Guest blogger

Please forgive the delay in posting this week – we have been having a few technical issues.

Today I would like to introduce my guest speaker, my mother, Fern Royce, who is writing from the perspective of a parent sending an LD child to college.

Selene beach pictures0003Selene beach pictures0010

Hi Everyone,

Selene was our last child to leave for college. You would think after seeing 4 other kids leave home and make their way through and out of college, we would have this “college” thing down by now. But, as parents of multiple children know, every kid is different and LD students come with an extra set of “differences.”

Often a parent of  an LD student has been fighting and advocating for many years before she ever gets to college. The big difference about college is you are no longer your child’s advocate; she is her own advocate and you are her “advisor.” You have to “listen” more than “do.” The best advice another parent ever gave me was the suggestion that when my child came to me with an issue, I needed to ask her: “Listen or fix?” In college, you do even more listening and she must do the fixing.

Selene’s choice of DePaul passed our website and multiple campus visits test.

(Red flag #1- if you can’t find the SDS office online, chances are pretty high that the school will not be able or willing to support your student. Campus visits and interviews with SDS office staff is essential, including questions about services and technology. Red flag #2 – be wary if your student knows more about assistive technology than the director of Student Services. Red flag #3 – ignorant or uninformed comments from the director of SDS’s such as “I’m surprised that students with really low reading ability are able to do college work….”  Three Red Flags and you’re out!)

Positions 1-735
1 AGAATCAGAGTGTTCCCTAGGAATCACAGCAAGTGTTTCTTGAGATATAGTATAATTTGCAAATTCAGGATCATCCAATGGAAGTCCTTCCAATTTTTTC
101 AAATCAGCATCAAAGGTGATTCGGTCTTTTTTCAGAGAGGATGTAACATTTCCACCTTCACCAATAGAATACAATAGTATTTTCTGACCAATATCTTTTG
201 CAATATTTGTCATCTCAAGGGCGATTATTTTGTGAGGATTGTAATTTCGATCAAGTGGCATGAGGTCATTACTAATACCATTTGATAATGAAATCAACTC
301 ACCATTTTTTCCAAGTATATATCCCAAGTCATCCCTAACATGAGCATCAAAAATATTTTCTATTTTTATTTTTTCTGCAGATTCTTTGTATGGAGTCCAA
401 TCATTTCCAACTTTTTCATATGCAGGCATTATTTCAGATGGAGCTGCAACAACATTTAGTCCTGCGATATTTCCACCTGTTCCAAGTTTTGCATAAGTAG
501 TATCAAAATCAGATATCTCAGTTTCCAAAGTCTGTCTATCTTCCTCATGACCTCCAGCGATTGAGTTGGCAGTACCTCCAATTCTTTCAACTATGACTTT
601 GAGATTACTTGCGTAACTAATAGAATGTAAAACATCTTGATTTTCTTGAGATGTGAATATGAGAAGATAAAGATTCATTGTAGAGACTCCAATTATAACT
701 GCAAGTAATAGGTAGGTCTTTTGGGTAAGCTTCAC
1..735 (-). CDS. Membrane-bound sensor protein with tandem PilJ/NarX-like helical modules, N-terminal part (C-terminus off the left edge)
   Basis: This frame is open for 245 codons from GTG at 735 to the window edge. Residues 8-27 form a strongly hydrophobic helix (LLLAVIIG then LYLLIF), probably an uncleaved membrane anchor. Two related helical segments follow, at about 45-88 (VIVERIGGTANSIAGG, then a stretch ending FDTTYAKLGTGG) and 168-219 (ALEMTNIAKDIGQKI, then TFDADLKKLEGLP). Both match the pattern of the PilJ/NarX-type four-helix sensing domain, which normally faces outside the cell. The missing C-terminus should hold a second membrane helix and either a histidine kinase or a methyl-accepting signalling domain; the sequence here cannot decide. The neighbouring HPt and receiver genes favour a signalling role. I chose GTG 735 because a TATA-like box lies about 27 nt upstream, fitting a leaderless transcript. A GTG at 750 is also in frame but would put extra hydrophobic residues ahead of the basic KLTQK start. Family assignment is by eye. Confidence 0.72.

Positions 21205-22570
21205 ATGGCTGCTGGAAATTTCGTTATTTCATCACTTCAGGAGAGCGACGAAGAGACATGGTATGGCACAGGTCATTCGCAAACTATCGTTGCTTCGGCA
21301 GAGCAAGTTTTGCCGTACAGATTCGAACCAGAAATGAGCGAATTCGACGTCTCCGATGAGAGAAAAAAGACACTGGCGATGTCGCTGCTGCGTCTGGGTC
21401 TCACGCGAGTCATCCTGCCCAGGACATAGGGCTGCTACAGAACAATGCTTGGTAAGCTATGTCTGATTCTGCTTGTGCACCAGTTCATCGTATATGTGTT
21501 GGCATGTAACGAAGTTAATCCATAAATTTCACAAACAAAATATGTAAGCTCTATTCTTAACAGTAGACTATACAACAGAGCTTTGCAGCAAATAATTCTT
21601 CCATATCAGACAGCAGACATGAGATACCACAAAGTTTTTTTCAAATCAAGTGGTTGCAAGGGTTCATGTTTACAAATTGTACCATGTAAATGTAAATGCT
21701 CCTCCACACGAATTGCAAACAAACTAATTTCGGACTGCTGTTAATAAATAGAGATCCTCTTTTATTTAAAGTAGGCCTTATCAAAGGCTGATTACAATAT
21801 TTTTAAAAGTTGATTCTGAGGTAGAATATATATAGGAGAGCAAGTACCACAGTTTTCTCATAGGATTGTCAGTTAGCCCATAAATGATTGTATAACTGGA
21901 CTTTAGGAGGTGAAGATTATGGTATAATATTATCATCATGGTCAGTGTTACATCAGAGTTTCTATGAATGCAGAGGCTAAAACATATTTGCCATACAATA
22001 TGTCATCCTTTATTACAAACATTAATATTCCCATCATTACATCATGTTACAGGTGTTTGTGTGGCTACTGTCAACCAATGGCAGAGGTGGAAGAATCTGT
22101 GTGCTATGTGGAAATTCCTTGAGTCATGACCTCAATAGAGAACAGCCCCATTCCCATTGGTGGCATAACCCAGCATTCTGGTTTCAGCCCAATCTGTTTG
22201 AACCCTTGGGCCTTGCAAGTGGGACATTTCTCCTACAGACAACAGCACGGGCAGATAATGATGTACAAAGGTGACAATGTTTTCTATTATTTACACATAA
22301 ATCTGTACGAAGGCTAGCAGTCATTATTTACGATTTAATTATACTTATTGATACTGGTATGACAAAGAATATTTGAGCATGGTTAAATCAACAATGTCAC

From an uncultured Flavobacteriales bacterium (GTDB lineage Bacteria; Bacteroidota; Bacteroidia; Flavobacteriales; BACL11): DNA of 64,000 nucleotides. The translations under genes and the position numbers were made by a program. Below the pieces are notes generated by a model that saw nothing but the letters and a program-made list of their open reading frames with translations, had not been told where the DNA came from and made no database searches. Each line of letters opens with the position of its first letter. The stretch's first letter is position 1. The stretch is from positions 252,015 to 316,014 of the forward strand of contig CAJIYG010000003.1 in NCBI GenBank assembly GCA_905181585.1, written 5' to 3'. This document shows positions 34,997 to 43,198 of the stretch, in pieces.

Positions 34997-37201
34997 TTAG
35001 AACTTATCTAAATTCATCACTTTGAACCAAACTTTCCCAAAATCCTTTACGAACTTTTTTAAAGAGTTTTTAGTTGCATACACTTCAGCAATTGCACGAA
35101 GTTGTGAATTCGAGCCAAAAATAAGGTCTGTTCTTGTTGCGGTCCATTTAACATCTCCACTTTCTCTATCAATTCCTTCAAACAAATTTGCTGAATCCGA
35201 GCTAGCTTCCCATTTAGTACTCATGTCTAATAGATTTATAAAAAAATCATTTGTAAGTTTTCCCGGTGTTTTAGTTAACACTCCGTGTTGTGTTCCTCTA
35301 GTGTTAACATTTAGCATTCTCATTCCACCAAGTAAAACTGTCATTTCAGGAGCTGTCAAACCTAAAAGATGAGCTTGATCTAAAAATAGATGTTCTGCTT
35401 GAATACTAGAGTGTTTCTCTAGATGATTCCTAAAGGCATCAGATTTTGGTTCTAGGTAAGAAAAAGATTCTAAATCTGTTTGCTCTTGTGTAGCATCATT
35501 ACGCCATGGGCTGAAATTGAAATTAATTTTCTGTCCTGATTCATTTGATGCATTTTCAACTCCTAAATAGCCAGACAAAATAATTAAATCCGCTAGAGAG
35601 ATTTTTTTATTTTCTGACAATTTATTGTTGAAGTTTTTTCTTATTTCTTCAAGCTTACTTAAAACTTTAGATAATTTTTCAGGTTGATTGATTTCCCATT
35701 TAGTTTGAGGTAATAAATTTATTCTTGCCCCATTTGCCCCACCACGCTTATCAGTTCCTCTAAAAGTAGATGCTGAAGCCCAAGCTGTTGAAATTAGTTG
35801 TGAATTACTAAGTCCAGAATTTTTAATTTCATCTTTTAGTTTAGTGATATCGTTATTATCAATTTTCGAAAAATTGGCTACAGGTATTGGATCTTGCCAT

However, DePaul failed the “real” life test. Services we were assured at visits and interviews were available and in place were nonexistent or subpar. Staff that we expected would support her, disappeared. However, Selene was determined to be independent and all we could do was support and honor that determination. It was scary, exhausting and frustrating to be so far away and unable to be that back up advocate (or Mama Bear) that I had been for her from Kindergarten through high school.

You can never know “for sure” that your child has made the correct college choice. You won’t know until she is actually there. But know that making a “wrong” choice is not a loss. Selene found her voice and determination from that experience. She left DePaul knowing that she not only could do college but she could do it even better – and be happier – in the right college environment.

As a parent, I learned that she could and would fight her own battles.

IMG_1926I learned that sometimes she might just need to call and cry but that she would be okay. Somewhere in my heart of hearts I knew that she could do college, just as I knew she could and would learn to read. I am no longer Mama Bear. I am her cheerleader, urging her on.


f ( formerly known as Mama Bear)


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